Saudi crown prince promises 'a more moderate Islam'

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Story highlights

  • Prince: Saudis want "lives where our religion, our traditions translate into tolerance"
  • Since 2015, Mohammed bin Salman has undertaken many cultural, economic reforms

(CNN)As his country experiences the early pangs of a cultural and economic transformation, Saudi Arabia's crown prince vowed Tuesday to destroy "extremist ideologies" in a bid to return to "a more moderate Islam."

Speaking at the Future Investment Initiative conference in Riyadh, Crown Prince Mohammed bin Salman said the moves will put the kingdom in lockstep with many other nations as it seeks to transform its economy over the coming decades.
"We want to lead normal lives, lives where our religion and our traditions translate into tolerance, so that we coexist with the world and become part of the development of the world," he said.
    Crown Prince Mohammed bin Salman at the White House in June.
    It's a move sure to rile the ultraconservative clerics who have held sway in the kingdom, even if that sway appears to be waning. At the same time, the prince's declaration will be heralded by Saudi Arabia's increasingly youthful population and the outside world, on whom the kingdom will rely in its quest to overhaul its finances.
    "Seventy percent of the Saudi population is under the age of 30. In all honesty, we will not spend 30 years of our lives dealing with extremist ideologies. We will destroy them today and immediately," bin Salman said.
    He continued, "Saudi was not like this before '79. Saudi Arabia and the entire region went through a revival after '79. ... All we're doing is going back to what we were: a moderate Islam that is open to all religions and to the world and to all traditions and people."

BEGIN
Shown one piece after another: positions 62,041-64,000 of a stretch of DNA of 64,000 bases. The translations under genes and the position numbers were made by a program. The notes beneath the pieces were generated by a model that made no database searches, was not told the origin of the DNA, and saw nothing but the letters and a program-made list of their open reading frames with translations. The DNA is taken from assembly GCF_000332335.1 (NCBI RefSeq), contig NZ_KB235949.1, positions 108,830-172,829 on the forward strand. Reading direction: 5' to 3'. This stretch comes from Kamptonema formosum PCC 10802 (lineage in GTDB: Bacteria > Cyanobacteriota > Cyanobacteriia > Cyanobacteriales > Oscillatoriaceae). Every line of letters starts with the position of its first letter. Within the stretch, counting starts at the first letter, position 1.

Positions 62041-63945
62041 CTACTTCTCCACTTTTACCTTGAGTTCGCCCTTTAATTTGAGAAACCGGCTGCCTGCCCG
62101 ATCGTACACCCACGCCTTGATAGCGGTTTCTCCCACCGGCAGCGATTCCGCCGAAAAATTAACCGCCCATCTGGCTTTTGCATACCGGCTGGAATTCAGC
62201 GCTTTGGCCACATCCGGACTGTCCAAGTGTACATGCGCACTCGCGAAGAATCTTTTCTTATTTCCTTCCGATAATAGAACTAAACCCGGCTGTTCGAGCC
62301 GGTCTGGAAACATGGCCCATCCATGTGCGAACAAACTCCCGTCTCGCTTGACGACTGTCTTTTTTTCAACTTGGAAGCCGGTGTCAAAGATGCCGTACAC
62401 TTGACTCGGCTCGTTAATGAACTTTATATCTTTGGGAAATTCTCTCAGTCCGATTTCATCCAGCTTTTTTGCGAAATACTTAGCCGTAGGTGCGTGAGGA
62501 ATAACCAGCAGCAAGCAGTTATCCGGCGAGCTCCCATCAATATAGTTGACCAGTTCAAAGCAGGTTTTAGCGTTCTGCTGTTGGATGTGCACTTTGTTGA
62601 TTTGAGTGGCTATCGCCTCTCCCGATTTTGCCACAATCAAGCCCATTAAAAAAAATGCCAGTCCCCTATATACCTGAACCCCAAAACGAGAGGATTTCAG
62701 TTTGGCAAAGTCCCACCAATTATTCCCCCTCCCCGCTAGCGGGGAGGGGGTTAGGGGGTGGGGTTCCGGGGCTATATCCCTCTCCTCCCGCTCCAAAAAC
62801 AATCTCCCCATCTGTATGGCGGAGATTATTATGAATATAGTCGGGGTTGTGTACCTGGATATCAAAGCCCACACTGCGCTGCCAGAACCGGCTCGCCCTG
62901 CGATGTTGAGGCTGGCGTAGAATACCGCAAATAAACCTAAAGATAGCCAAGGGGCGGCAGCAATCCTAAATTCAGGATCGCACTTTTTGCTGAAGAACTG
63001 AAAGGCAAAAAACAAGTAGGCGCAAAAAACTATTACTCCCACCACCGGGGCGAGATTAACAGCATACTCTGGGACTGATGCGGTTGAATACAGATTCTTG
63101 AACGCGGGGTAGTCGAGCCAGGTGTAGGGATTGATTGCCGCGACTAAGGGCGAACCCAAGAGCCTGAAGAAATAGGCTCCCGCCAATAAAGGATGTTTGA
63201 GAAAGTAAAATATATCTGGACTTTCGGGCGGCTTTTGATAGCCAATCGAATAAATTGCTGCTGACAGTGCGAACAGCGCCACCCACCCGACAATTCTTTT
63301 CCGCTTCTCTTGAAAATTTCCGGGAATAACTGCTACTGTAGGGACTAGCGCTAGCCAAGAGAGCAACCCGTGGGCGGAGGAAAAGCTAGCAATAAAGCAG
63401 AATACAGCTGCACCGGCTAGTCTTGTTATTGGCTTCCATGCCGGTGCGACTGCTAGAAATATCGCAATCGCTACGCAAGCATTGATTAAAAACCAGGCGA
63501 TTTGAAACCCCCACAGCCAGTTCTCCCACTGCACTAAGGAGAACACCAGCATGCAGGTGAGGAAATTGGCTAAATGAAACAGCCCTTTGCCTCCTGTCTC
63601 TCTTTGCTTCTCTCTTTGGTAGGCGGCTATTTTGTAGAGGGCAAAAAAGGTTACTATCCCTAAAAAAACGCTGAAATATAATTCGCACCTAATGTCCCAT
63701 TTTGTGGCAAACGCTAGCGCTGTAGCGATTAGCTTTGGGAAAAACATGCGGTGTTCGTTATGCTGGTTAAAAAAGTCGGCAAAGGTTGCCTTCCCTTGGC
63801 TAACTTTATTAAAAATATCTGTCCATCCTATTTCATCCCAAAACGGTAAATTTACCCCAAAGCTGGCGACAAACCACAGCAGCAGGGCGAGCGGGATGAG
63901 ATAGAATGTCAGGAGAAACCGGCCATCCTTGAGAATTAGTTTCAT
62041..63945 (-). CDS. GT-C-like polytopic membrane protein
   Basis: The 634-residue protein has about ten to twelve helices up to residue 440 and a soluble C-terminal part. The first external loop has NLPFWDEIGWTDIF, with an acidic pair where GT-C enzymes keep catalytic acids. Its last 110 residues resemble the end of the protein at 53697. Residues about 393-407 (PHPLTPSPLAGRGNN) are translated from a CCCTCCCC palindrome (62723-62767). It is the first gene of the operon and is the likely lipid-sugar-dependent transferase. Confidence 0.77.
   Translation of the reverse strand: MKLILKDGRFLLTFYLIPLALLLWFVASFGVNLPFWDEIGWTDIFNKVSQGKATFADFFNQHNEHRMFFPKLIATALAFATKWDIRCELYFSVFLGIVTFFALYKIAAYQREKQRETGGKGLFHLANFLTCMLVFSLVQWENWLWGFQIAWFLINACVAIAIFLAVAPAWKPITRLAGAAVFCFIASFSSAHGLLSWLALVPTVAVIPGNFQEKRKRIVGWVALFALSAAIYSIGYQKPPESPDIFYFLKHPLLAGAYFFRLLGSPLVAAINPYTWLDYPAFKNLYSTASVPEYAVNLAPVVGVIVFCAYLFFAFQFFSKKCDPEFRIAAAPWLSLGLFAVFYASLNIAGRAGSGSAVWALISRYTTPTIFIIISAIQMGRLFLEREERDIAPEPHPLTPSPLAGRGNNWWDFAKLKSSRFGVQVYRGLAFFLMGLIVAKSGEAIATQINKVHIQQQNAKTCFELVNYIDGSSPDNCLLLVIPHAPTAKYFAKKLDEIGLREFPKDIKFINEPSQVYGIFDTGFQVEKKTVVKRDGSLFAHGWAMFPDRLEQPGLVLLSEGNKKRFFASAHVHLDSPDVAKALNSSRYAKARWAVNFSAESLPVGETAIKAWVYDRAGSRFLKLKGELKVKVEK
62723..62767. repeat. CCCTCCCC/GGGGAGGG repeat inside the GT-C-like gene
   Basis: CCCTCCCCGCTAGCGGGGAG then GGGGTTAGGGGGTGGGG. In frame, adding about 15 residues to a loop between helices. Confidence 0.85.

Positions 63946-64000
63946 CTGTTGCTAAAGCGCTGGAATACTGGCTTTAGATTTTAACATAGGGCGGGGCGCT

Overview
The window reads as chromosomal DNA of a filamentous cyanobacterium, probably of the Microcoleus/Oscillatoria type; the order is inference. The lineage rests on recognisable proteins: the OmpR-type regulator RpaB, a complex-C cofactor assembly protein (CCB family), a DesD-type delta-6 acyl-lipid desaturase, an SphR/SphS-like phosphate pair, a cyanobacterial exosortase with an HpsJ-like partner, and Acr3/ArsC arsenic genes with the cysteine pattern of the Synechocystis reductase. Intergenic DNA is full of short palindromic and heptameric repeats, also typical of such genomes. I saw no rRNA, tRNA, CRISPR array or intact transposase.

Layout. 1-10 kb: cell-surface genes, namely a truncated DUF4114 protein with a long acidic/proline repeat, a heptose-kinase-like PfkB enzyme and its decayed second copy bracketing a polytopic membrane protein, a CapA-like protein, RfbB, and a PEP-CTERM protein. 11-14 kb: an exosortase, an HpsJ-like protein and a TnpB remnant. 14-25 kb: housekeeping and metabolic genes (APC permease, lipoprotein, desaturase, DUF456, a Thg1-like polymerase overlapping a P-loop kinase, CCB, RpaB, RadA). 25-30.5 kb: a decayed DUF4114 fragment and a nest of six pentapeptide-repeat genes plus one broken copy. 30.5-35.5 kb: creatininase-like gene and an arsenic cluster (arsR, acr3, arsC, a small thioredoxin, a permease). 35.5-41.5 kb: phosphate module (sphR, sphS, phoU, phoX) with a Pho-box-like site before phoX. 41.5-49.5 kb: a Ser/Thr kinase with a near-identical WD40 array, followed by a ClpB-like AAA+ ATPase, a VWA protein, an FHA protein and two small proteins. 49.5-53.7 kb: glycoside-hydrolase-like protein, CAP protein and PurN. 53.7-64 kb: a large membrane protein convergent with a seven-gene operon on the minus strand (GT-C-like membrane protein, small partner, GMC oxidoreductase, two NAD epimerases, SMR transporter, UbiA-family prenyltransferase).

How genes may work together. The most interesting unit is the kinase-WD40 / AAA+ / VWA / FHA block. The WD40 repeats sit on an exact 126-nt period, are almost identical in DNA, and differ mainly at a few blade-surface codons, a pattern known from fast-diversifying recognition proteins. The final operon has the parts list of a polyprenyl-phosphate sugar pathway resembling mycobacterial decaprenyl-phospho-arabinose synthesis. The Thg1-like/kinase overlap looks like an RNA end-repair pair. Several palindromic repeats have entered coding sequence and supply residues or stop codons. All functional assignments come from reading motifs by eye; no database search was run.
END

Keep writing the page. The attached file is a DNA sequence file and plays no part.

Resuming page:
Conference attendees broke into applause.

    'Righteousness is on our side'

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    Bin Salman's reference to 1979 was doubtless a nod to a tumultuous year for Saudi Arabia that included Shiite militants overthrowing the secular Shah of Iran and Sunni fundamentalists seizing the Masjid al-Haram, or Grand Mosque, in Mecca. That same year, the country's Shiite minority staged a deadly revolt in Al-Hasa province.
    The Saudi monarchy responded by shoring up ties with the Wahhabi religious establishment and restoring many of its hardline stances. For instance, it shut down the few movie theaters in the kingdom.
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    Wahhabism is a form of Islam that bans the mixing of sexes in public and puts myriad restrictions on women -- among them, the requirement that they need permission from a male guardian to work or travel. Saudi Arabia's religious police were given great leeway to enforce the restrictions.
    The tentacles of Wahhabism reached deeply into Saudi life, influencing its courts, politics and foreign policy, as elder kings with tight relations to the religious establishment ruled for the next few decades.
    In 2015, King Salman bin Abdulaziz Al-Saud took the helm, along with bin Salman, ushering in a new era of Saudi politics. The king promoted bin Salman to crown prince, making him heir apparent, in June.